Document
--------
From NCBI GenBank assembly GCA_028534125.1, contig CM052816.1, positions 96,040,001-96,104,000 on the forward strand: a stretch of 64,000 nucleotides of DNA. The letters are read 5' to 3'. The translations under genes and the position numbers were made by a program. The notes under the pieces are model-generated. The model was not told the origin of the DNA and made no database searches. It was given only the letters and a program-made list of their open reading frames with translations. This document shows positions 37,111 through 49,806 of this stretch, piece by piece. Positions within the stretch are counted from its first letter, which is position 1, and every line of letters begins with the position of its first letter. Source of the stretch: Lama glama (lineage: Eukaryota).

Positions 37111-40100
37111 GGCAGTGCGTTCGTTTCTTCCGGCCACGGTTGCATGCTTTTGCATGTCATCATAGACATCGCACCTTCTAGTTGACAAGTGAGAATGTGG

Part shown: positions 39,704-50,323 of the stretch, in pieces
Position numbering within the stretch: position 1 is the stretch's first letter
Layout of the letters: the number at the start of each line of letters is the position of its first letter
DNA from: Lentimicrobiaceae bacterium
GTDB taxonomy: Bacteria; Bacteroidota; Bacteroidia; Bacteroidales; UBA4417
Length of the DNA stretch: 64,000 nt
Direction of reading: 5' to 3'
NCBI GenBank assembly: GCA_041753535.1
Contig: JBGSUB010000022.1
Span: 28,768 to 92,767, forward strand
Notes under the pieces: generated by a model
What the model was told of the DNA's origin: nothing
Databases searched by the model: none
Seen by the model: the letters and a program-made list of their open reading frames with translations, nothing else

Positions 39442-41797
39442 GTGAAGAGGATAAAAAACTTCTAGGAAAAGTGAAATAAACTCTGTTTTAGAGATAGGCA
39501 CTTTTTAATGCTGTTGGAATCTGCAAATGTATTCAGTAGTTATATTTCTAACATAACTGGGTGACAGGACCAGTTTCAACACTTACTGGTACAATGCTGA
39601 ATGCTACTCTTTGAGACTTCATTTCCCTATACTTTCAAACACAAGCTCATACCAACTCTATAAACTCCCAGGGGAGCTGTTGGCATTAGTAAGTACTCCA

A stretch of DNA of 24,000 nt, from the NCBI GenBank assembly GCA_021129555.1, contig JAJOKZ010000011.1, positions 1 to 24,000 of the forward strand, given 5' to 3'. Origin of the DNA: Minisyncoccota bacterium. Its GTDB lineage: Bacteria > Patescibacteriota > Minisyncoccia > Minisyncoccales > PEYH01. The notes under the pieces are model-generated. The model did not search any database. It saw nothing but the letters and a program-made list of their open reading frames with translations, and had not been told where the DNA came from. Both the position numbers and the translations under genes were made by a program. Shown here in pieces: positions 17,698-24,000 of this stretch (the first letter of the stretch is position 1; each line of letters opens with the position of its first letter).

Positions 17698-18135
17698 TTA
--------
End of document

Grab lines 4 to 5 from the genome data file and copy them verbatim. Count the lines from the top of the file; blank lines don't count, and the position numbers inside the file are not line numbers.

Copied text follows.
Part shown: positions 39,704-50,323 of the stretch, in pieces
Position numbering within the stretch: position 1 is the stretch's first letter